Remember Inspector Gadget, the detective who solves cases with the help of high-tech devices? Totally futuristic in early 80s, the concept is easily applicable to today’s financial advisors. While particularly the advisory services for the mass-affluent experience a severe threat from the booming robo-advisor industry, we forecast a pressing need for HNW clients’ advisors to redefine their role, too.

In Private Banking, advisors or relationship managers as they are called there, will not disappear as the main interface to the high-net-worth client. Digital innovations like robo-advisory tools, mobile apps, video conferencing, or social media dashboards will support and improve the advisor’s work. Just like her cartoon sibling, the new advisor is combining her human benefits (the emotional intelligence) with the technological benefits (the data, analytical and visualizing part). The new advisor will be – like Inspector Gadget - inspired by Cyborgs, bringing together the best of human capabilities and machine intelligence.

The new advisor offers to her clients support and coaching across all channels in real time in an increasing personalized way. Big data tools help her to identify relevant information to recommend the right products at the right time. Social media compliance tools deliver the compliant framework for advanced client communication, and sophisticated video conferencing tools allow for flexible advice anywhere and anytime. Thanks to dedicated mobile apps, client meetings improve in terms of quality, engagement and efficiency.

Watch out for our upcoming report on digital interfaces for financial advisors this spring!

 

The coming of app search and what it means for banks

Saturday, January 10th, 2015

(by Francis Groves, Senior Analyst)

So far, it has been taken for granted that mobile apps cannot be searched effectively  by Internet search engines. App use and Internet use are still different activities, often complementary but not seamless. For ordinary lay-people using the Internet and mobile apps this characteristic unsearchability of apps is hidden in plain sight. It’s been taken for granted up until recently but things look as if they are about to change.

According to the New York Times (6th January, 2015) the race to develop app search tools is on, with major players such as Facebook and, not surprisingly, Google looking at ways to crack the problem of creating a generation of apps that are searchable in the same way that websites are searchable. There are also a number of start-ups, such as Quixey (who already have an app to search apps on a single device) and Branch Metrics, who are trying to develop the winning technology. The particular advance Branch Metrics have achieved is the ability of one app user to share in-app information over the Internet in such a way that their friend/contact can be directed to the appropriate app store page to download the app and access the app service for themselves. For the time being, searching across apps with an equivalent to Google Search is a challenge still waiting to be overcome.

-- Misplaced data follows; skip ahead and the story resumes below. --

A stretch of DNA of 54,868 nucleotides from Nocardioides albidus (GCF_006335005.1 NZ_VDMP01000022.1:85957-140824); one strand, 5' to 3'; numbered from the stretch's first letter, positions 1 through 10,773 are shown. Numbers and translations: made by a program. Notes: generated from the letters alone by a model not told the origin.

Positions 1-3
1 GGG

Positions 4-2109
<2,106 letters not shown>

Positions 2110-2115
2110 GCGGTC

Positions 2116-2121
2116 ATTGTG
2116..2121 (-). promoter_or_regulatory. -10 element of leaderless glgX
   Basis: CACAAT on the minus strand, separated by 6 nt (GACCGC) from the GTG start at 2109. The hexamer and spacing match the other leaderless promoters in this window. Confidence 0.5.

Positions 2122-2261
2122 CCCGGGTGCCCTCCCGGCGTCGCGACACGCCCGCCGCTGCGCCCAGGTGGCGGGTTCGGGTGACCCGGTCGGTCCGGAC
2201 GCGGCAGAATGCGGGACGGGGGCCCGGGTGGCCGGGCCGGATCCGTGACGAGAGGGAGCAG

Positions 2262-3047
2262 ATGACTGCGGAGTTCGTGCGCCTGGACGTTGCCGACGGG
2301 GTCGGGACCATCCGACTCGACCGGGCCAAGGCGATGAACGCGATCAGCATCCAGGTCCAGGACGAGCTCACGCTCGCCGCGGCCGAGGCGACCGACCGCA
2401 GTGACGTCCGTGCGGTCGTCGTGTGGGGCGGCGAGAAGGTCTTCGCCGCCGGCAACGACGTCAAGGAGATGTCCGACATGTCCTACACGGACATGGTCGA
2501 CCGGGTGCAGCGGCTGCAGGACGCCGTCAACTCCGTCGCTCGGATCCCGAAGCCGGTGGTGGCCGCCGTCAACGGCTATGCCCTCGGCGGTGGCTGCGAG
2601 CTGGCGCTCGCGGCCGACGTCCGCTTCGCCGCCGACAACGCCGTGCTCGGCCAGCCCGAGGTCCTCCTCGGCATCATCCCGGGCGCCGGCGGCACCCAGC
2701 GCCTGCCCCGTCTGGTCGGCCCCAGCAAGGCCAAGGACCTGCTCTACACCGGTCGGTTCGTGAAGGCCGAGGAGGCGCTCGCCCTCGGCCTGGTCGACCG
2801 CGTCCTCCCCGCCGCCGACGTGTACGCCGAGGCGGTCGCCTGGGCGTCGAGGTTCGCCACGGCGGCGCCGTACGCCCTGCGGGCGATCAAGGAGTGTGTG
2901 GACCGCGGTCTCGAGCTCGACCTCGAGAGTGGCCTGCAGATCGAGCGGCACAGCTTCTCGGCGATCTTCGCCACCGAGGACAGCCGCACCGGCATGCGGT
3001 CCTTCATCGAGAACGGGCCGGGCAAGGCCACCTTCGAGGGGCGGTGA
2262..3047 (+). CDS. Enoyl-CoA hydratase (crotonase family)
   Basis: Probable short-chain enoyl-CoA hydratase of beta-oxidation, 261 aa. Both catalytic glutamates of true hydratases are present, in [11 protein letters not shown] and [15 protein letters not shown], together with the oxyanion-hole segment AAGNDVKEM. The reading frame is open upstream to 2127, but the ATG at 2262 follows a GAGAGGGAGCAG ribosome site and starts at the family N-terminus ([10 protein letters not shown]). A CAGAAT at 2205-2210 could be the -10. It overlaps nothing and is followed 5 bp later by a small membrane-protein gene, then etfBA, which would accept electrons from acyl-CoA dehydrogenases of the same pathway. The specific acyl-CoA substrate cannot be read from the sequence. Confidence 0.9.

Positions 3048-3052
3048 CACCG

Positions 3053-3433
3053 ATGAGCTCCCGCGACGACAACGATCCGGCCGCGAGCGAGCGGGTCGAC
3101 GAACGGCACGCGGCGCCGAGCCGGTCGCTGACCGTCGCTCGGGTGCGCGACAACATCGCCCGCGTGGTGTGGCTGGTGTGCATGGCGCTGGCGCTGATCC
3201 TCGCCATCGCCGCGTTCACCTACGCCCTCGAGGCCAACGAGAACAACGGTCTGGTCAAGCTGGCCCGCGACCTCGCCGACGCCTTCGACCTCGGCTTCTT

Talk of searchable apps not only seems mind-boggling but calls into question our understanding of what mobile apps are. Up until now they’ve been tools to help us but now how should we view them.

The advent of searchable apps will also raise a whole range of questions relating to the use of mobile apps in financial services. For those financial service companies that have seen the wisdom of branching out into mobile apps, they have combined a few key advantages that could begin to be undermined by the arrival of app searching. Firstly, the confidentiality of one’s personal banking app suits the bank customer just fine. Like your wallet, no one is supposed to be poking around in your banking app except you. Just like a wallet, the contents of your banking app are probably terribly boring, pretty predictable and intensely personal and private. So, if apps become searchable, we’re going to have to become used to distinguishing between the new searchable apps and the ones that stay as private and secure as they were before (you hope). Could apps in general lose some of their attraction if some of them lose that dedicated-to-me quality? Users may not like having to identify and remember which apps are the new sociable (or leaky, depending on your point of view) apps and which are the safe ones.

And doesn’t the possibility of a universal app search mechanism ultimately mean that even apps that are currently equipped with robust security - as financial service providers’ apps should be - are going to become less secure in the end? At the very least, banks are going to have to shout louder to clients about their personal app security.

We’re not sure if 2015 will see a real breakthrough in app searchability - the existence of rival technologies may severely restrict the effectiveness of any one app search engines - but we certainly think that this is something that the finance industry should be on the look-out for.

Happy New Year.